Parker Johnson

Taylor Kenyon, Twin Cities Scene Editor

State swimming competitor and former sailing team captain Parker Johnson has excelled in BSM sports while balancing AP classes and spending his free time with friends and family. Recently Parker has become known as the guy who knows everything about American history and especially about the Civil War. History has drawn Parker in since he was a young boy playing video games based off events in American history such as World War II. Unlike most kids playing the games, Parker understood the events playing out before his eyes.

Parker’s curiosity for the Civil War sparked from his 7th grade project in which he visited and filmed a reenactment. “It was at a Norwegian heritage center called Norskedahlen. The reenacted battle was based on skirmishes around Chattanooga, Tennessee on November 23-25 and specifically the Battle of Missionary Ridge. I was just going along and filming it and talking to the reenactors, and at the end they told me I could join them. So I did,” said Johnson.

Since the summer he turned 14, Parker has participated in more than 30 events including 14 combat events, ten historical encampments, four school day visits, and two memorial services. “I can’t really remember which battle we were doing specifically, but it was an event in Bosobel, Wisconsin the first weekend in August. It was absolutely thrilling,” said Johnson about his first battle.

Parker typically participates in battles throughout the summer in both Minnesota and Wisconsin. However last summer he traveled to Virginia to participate in the reenactment of the historic Battle at Bull Run. “It was the 150th anniversary of the battle. We went to the official national event along with about 8,000-10,000 other reenactors. My favorite part was probably the action from Sunday where we were fully immersed in the action. It’s the moments where you forget yourself and the modern world, and are completely absorbed in the event that I live for as a reenactor,” said Johnson.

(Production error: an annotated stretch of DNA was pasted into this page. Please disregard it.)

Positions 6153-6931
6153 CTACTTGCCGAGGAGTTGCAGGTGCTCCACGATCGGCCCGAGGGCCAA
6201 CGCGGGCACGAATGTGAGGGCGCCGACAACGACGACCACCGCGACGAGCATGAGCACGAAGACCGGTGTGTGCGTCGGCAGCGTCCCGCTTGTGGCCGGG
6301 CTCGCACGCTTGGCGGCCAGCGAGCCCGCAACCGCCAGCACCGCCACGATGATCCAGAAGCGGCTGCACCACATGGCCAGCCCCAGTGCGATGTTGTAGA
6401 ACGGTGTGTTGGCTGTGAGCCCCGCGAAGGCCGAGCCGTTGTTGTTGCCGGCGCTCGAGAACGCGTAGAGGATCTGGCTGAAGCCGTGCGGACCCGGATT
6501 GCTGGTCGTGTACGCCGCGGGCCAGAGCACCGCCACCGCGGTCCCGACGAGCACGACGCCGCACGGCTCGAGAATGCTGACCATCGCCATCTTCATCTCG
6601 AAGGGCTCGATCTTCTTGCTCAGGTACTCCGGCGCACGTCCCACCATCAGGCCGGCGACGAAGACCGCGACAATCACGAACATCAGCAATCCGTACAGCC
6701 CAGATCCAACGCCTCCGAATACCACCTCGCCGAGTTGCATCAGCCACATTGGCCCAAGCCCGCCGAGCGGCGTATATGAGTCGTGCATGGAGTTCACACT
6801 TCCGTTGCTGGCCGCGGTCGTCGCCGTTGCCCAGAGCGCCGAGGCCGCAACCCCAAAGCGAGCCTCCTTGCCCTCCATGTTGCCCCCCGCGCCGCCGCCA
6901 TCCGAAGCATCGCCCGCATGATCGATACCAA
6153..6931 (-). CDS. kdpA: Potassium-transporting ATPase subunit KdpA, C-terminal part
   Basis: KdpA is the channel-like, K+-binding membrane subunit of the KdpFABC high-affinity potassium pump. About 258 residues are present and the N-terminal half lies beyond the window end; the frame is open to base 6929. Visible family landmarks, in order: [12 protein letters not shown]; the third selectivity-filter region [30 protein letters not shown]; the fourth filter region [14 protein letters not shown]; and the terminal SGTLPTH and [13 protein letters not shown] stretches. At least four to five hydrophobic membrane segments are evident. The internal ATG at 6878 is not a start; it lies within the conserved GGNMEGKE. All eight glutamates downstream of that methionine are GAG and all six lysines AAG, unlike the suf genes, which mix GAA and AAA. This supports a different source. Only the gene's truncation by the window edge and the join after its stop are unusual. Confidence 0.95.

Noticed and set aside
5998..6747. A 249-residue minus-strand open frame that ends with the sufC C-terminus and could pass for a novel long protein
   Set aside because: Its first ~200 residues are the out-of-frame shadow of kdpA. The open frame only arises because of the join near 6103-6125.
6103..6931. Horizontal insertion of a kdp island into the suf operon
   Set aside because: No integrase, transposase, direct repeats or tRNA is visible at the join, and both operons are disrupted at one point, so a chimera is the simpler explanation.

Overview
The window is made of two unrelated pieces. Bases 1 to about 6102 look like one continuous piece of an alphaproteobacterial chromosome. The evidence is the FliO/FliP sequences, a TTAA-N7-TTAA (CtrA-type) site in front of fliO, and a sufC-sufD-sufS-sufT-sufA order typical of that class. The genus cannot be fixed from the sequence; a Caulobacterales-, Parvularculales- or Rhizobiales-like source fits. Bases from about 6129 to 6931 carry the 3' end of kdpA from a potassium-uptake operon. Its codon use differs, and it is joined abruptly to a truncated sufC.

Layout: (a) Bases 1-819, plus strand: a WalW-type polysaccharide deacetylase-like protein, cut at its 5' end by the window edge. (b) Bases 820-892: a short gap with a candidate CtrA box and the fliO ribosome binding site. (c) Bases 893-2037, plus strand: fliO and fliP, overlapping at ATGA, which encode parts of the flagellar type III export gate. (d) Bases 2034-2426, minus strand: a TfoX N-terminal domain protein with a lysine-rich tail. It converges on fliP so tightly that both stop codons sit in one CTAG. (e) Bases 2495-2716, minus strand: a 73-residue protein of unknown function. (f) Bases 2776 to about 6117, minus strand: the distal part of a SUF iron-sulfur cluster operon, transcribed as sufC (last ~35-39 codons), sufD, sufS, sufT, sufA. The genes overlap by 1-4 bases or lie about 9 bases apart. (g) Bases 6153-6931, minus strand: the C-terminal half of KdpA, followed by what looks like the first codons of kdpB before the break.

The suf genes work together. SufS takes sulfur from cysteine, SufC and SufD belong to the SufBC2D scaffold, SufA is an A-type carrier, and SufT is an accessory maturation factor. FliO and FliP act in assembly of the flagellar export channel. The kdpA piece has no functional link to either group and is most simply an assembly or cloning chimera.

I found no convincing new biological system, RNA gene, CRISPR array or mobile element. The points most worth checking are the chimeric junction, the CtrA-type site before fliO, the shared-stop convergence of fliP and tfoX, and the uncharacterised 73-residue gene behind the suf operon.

Not only does Parker spend his summers reenacting Civil War battles, he also collects memorabilia from American history. “I try to collect Civil War antiques. It’s pretty pricey so I don’t have a large collection going. I have a couple pages from Harper’s Weekly, which was a magazine that had a monthly periodical. The pages I have are from the end of 1963. And then I got some artist sketches from the siege of Charleston, some original prints. So that’s pretty cool. And then I’ve got a lot of bullets. I have one that I found myself. I typically look for .54 Sharps rifles, smooth bores, Springfields; all these different kinds that weren’t as common. I got a cleaning round for a .58 caliber rifle. So it has a tail on it that forks out and has a patch on it, so you load it like normal, but it would clean out the gun when you fired it. But the one I found was one that was fired, so they were obviously pretty desperate to fire their cleaning round,” said Johnson.

After reading the usual history books taught in school, he turned to non-fiction novels based on historic events. Parker’s appetite for history is actually closely linked to his passion for literature as well. “I like writing short stories too. I write a lot of short stories; they are all pretty long, the last one was 24 pages. I do a lot of war stuff, but not the typical war stuff. I like to do personal stories. Like the last one I did was the last 24 hours of this man’s life. It was about nature and survival and trying to get away. It has becomes one of my favorites,” said Johnson.

Parker took Creative Writing and expanded his literary talents to poetry. “I write poems for the women in my life. I wrote [my girlfriend] a poem book for Christmas. It was 26 poems long,” said Johnson.

Parker plans to continue his swimming career at Ham- line University this fall. “One of my friends that I used to swim with the YMCA for six years goes there. And I’ve already talked to the coach there, so I’ll for sure be swim- ming there,” said Johnson.